I firmly believe we need to help children to understand about mental illness, we need to give them the words to explain the illness, and we need to help them feel safe and know they can ask questions. If we don’t talk about it, this is suggesting it is shameful, if we don’t acknowledge our feelings around it, this is unhealthy for everyone. Bipolar and mental illness is still a taboo subject with some of my extended maternal family, they still feel embarrassed and awkward. This is so sad and can leave a legacy of hurt and confusion.

Sometimes it can be hard to find the right words to explain a mental illness to children and young people, and we can be worried about using the wrong words. I want to reassure people it is better to be open and honest, it is better to discuss and explain rather than keeping quiet. Many excellent websites can help you to find the right words. Ones I would recommend in the UK are Mind and Mentalhealth.

Books and films are also an excellent resource to explain to children. I wrote a book last year called Mummy’s Got Bipolar this has just been turned into an animation which is a free resource on youtube, over the summer I also wrote a book for JKP called Can I tell you about Bipolar, this will be available in February 2018.


Image by Jon Birch in the book and animation

Slowing down




One joy of working term time with children is that I get to live at a different pace during the summer holidays. I can slow down, it is a time to have the space to think creatively; a time to reflect, enjoy the space and to start thinking ahead.

Most of my year has involved supporting children in their wellbeing or writing about adults wellbeing, During this year I have continued to work on learning how I can live out wellbeing not just write and talk about it. I firmly believe an important aspect of wellbeing is learning how to live with stillness; also how to integrate into our lives time to slow down, notice and appreciate, to find a balance in our lives. It is so hard to notice and appreciate the people and places around us when our heads are full, and we are rushing.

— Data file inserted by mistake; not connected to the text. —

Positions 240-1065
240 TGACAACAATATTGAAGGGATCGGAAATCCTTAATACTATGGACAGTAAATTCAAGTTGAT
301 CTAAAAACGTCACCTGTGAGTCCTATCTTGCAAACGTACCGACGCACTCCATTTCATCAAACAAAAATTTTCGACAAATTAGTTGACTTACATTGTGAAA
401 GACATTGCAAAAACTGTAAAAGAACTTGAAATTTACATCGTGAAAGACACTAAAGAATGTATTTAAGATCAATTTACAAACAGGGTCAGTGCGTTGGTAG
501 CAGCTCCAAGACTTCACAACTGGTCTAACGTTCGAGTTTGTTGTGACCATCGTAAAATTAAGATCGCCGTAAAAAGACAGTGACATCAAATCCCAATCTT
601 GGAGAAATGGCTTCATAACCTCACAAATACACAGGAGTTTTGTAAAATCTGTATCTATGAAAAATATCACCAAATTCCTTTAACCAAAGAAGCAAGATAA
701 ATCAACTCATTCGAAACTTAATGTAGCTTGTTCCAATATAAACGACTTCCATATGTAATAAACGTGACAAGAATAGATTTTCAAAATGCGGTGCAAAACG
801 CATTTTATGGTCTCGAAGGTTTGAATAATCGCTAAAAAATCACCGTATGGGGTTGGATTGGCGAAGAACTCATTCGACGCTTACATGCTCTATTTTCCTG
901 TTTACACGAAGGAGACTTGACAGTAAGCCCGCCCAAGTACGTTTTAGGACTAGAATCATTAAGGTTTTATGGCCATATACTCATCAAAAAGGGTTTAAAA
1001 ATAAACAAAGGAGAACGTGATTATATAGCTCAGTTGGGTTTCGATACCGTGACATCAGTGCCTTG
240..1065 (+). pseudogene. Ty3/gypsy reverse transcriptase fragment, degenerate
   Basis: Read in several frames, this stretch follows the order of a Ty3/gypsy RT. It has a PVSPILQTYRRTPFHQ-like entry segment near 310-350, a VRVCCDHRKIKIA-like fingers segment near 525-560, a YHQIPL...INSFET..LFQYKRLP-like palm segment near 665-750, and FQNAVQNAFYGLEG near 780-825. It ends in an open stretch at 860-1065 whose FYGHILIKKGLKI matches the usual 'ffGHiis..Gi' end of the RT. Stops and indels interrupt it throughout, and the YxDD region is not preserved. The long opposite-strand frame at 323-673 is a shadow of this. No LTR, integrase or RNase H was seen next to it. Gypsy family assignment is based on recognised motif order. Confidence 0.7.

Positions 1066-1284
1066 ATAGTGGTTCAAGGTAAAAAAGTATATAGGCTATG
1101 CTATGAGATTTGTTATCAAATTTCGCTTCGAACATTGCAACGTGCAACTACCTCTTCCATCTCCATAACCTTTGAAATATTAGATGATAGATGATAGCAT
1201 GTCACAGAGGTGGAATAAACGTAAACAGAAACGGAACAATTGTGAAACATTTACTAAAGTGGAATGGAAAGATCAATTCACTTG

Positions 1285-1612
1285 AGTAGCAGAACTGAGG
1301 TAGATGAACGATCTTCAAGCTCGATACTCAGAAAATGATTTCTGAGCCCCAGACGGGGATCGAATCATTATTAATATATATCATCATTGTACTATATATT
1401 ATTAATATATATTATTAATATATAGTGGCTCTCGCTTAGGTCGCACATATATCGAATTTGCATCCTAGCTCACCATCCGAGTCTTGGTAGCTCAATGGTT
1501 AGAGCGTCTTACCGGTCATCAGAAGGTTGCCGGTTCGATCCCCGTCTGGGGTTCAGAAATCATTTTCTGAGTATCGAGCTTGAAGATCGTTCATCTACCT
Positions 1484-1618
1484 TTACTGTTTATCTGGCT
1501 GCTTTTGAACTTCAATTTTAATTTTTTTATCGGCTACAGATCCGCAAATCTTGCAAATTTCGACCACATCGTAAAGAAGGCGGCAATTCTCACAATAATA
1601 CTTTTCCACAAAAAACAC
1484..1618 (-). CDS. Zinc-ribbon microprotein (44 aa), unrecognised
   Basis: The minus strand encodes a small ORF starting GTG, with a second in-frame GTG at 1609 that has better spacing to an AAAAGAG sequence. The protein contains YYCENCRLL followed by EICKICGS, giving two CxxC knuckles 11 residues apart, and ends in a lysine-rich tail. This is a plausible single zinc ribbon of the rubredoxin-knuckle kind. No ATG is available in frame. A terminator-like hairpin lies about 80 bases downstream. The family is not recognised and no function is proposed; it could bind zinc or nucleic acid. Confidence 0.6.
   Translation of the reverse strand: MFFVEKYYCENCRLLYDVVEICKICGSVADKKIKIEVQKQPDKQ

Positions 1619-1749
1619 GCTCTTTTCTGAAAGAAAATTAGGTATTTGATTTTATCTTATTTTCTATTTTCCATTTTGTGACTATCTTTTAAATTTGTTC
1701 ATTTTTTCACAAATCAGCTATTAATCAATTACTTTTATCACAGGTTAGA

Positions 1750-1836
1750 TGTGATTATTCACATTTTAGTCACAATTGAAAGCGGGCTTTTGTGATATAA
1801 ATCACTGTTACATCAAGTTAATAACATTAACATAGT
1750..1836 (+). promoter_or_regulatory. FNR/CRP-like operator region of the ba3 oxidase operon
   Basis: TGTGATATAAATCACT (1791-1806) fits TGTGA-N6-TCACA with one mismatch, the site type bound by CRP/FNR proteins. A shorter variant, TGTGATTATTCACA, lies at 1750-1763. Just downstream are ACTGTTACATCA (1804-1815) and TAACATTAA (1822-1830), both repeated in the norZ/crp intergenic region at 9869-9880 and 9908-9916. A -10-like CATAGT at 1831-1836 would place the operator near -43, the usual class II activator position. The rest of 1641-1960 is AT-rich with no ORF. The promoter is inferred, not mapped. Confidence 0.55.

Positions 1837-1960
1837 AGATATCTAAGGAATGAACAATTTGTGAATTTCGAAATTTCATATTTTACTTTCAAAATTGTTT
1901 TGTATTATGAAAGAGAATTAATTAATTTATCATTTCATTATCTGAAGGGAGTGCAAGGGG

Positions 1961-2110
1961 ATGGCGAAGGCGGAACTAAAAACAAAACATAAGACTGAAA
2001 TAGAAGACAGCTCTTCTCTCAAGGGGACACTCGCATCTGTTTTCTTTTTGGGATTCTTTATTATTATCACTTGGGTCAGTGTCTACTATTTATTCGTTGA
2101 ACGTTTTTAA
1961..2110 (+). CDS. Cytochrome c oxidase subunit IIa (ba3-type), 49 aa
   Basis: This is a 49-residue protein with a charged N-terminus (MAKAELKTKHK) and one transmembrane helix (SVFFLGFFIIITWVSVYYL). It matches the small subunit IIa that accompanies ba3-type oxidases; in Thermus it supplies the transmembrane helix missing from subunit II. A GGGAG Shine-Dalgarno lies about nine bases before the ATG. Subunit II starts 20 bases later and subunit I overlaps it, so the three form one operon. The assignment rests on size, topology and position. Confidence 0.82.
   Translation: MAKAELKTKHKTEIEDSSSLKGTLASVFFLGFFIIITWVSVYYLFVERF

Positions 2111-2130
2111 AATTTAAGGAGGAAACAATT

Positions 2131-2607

So much emphasis on our society is to be busy, measuring our success by how busy we are, as if saying consistently ‘I am so busy’ makes us feel more valued. Since becoming self-employed, I have tried hard to step away from that mindset. Even writing that feels slightly absurd as a real fear of being self-employed is not having enough work, however, as we all know being frantically busy does not equal working well and it often does not help us to have a good well-being.

I started the summer holidays with a break to Mull, where slowness was almost forced on us by the single track roads, and wide open spaces called out to be looked at, noticed and enjoyed. It was my husbands birthday while we were away and our daughters bought him a new filter coffee jug. A family joke is that he is growing into a hipster and this was to add to his hipster lifestyle. The joy of this coffee filter is that not only does it make beautiful coffee it does it slowly. To make a coffee now takes longer, we grind the beans and then have to wait while the filter slowly brews and drips the coffee through the filter. It is worth the wait as the coffee tastes so good. Morning coffee is an essential part of my routine! But to now have this slow brewing coffee has forced me to start each morning on a slower note. I have noticed that while I am waiting for the coffee I am increasingly aware of the smell and the anticipation of the taste of the coffee ahead, this coffee filter has helped me to be more mindful first thing.

We are half way through the school holidays, my next few weeks I will start thinking about the new children I am to work with, begin to make new resources and continue to read more to increase my understanding. But I will also be enjoying the slower pace and the opportunity to think creatively.